Andy Kaufman was an actor, comedian, writer, and performance artist. He is known to have an unorthodox approach when it comes to his stand-up routine. Kaufman often described himself as a song and dance man. He appeared in several TV shows such as Van Dyke and Company, Saturday Night Live, and The Mike Douglas Show throughout his career. Aside from that, he also starred on the hit sitcom Taxi and in the movie Heartbeeps and In God We Trust. In this article, we are going to know more about the life and career of Andy Kaufman.
Andy Kaufman was born on January 17, 1949, and he was raised in Great Neck, Long Island, New York, and since he was eight years old, Kaufmann began practicing his unorthodox brand of comedy. He set-up a make-believe television show set in his bedroom, and he also performed at children’s birthday parties. He attended Boston’s Grahm Junior College, where he majored in radio and television production. On a campus TV station, Kaufman wrote, direct, produced and starred in his own program.
In 1971, Kaufman’s talent was discovered by the Improvisation Comedy Club owner, Budd Friedman, while he was doing a stand-up routine in a nightclub in Long Island. Since then, Kaufman began performing at improv locations in Los Angeles and New York. He often confused his audiences with his weird kind of performance art. Kaufman once read F. Scott Fitzgerald’s The Great Gatsby out loud until the entire audience walked out, and one time, he even appeared on stage, carrying a sleeping bag and sleeping his way through his performance. Kaufman can do a wide array of bizarre foreign accents, have a strange obsession with professional wrestling, and perform a dead-on impersonation of Elvis Presley. With all that talent and so much more, Kaufman was able to gain fans as well as rabid critics, in large numbers.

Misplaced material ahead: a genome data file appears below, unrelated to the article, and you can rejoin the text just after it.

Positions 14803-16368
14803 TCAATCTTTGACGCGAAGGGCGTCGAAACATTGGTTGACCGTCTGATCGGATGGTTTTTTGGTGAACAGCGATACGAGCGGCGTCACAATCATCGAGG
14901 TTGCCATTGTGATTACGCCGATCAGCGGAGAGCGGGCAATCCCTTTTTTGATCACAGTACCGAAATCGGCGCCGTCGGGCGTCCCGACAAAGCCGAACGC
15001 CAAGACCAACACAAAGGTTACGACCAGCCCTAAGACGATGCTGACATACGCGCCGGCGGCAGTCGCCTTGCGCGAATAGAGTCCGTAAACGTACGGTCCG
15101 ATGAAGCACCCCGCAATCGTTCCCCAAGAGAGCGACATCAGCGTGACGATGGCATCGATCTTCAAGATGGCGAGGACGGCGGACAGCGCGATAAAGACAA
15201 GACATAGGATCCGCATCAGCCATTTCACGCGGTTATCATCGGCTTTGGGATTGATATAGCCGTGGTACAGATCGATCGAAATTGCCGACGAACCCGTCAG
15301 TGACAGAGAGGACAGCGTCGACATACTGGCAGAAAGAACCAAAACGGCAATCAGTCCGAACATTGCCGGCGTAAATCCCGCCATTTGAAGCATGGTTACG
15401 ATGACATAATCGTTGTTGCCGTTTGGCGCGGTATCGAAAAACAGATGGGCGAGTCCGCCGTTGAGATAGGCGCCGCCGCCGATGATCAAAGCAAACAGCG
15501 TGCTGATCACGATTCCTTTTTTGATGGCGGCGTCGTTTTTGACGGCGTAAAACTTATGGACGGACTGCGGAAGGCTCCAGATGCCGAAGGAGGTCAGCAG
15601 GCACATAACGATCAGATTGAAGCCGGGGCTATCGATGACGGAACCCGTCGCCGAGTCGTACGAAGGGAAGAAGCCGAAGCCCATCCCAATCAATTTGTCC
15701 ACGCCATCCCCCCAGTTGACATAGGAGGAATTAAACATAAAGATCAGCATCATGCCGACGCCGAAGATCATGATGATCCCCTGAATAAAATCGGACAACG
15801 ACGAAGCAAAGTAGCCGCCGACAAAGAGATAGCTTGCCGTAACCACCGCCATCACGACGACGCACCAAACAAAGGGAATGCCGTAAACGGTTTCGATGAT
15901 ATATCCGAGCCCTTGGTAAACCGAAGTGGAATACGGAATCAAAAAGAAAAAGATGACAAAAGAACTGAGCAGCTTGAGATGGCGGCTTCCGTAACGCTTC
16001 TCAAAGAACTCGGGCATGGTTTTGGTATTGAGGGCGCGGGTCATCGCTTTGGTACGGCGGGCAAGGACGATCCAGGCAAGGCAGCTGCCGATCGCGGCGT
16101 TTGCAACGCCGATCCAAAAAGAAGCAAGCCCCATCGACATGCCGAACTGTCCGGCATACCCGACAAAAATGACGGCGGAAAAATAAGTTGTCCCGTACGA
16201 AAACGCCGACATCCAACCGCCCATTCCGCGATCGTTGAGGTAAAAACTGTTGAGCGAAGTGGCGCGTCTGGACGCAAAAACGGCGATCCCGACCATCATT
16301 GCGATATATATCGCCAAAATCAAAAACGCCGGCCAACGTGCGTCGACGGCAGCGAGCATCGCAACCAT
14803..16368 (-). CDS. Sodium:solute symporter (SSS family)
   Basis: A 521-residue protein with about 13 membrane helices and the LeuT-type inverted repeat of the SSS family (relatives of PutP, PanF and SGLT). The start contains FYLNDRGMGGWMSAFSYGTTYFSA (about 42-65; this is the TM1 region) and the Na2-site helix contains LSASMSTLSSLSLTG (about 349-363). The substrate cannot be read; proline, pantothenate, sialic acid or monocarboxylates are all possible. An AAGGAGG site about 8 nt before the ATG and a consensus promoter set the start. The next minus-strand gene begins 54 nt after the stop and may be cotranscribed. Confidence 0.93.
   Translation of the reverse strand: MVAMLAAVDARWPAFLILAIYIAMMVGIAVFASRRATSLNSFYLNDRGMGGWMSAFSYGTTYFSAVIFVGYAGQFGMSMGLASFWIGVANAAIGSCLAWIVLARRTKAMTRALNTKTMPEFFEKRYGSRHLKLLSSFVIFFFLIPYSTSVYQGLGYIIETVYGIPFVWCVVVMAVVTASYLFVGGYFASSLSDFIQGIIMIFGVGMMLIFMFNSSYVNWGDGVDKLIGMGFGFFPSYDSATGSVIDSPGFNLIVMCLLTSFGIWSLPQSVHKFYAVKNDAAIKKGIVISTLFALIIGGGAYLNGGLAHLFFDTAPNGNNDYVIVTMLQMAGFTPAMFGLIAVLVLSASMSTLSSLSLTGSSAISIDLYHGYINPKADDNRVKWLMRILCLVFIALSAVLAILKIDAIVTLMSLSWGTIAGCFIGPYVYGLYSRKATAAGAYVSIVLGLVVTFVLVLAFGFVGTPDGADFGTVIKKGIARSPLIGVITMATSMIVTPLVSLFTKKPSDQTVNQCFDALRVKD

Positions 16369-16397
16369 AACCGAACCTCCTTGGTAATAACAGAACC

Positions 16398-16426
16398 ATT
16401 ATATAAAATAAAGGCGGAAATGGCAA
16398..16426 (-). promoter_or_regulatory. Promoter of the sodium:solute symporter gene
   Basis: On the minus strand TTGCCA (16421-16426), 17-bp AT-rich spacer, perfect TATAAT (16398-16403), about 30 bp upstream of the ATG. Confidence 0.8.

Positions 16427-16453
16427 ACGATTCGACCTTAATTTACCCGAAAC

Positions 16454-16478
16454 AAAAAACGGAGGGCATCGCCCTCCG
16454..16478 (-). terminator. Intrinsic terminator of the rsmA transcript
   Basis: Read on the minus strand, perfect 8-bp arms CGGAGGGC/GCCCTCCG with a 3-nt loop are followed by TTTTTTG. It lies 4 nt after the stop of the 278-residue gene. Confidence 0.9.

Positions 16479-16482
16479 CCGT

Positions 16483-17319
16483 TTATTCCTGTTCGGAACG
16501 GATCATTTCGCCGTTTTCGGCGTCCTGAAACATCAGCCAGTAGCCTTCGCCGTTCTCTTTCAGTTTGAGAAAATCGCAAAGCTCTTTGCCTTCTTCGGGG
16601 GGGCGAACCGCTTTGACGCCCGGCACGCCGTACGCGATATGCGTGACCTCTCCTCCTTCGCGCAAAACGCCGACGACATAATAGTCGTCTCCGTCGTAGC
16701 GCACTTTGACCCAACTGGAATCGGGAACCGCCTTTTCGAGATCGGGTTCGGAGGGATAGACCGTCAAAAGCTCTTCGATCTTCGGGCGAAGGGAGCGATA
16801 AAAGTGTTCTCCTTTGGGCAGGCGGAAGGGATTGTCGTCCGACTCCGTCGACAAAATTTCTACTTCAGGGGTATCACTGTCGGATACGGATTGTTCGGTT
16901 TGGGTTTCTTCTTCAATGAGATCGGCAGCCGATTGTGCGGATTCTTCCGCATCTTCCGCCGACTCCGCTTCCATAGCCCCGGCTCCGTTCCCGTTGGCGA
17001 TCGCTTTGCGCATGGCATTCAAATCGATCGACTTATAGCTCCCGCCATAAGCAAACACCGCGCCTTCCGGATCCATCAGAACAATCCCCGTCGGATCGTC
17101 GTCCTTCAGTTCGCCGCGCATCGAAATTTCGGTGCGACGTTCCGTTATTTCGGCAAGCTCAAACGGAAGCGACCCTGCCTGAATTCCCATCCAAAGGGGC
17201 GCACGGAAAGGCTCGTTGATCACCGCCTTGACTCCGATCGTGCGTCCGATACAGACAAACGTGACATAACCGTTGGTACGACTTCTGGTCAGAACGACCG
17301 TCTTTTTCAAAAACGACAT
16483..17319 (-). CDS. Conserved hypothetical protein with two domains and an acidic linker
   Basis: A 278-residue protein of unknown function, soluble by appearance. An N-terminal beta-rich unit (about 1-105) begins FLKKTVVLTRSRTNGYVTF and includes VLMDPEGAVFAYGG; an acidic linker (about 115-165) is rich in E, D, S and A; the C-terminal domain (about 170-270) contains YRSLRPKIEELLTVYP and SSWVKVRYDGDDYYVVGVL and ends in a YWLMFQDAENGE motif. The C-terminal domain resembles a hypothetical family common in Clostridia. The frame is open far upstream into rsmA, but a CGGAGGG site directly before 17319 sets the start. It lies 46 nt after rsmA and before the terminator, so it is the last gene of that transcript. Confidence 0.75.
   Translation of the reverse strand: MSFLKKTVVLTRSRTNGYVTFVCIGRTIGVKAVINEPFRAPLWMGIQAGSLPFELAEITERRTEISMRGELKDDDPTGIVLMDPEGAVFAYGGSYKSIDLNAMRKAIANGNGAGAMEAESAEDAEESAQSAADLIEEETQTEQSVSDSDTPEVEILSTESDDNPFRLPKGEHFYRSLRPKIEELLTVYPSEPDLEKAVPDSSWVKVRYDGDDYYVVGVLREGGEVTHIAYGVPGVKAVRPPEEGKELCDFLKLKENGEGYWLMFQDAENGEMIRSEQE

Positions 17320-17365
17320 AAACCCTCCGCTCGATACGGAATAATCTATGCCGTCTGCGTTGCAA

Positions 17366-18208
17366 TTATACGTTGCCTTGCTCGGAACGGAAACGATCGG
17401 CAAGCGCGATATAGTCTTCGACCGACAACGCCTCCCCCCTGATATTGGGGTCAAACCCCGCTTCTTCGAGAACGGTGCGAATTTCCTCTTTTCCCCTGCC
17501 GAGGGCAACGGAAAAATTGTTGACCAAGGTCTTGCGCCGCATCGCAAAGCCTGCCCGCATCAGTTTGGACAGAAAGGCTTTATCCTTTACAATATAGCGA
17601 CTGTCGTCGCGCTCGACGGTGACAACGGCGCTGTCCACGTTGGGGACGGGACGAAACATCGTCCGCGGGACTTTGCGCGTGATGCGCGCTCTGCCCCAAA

Rise to Fame
In 1974, Kaufman made his first national TV debut when he appeared on The Dean Martin Comedy Hour. The following year, NBC executive Dick Ebersol witnessed Kaufman’s stand-up performance, and he decided to invite him to audition for a new comedy show entitled Saturday Night Live. Kaufman was given a part in the front, and he made his first of 14 appearances during its first-ever broadcast in October 1975. Probably the most infamous character portrayal that Kaufman did on SNL was the self-proclaimed undefeated Intergender World Wrestling Champion. This character had an ultra-chauvinistic personality, and he offered women $1,000 if they can pin him in a wrestling match. Kaufman decided to make this concept into a series of performances that stirred up controversy, particularly among female viewers, who were furious by the character’s misogynist personality.
In 1979, Kaufman made an appearance in a show that was held at Carnegie Hall, where he arranged the entire audience of 2,800 to be served milk and cookies at a Manhattan café. In 1982, Kaufman had significant neck and back injuries after a session with pro wrestler Jerry Lawlor. The two later got into a heated argument, and it was aired on The Late Show with David Letterman.
Kaufman was diagnosed with lung cancer in January 1984. Some people even accused Kaufmann of faking his illness, even if it reached its most advanced stages. In May that same year, Kaufman died in Los Angeles at the age of 35.
Even if Kaufman never married, it was revealed that he and his high school girlfriend had a daughter who they gave up for adoption in 1969.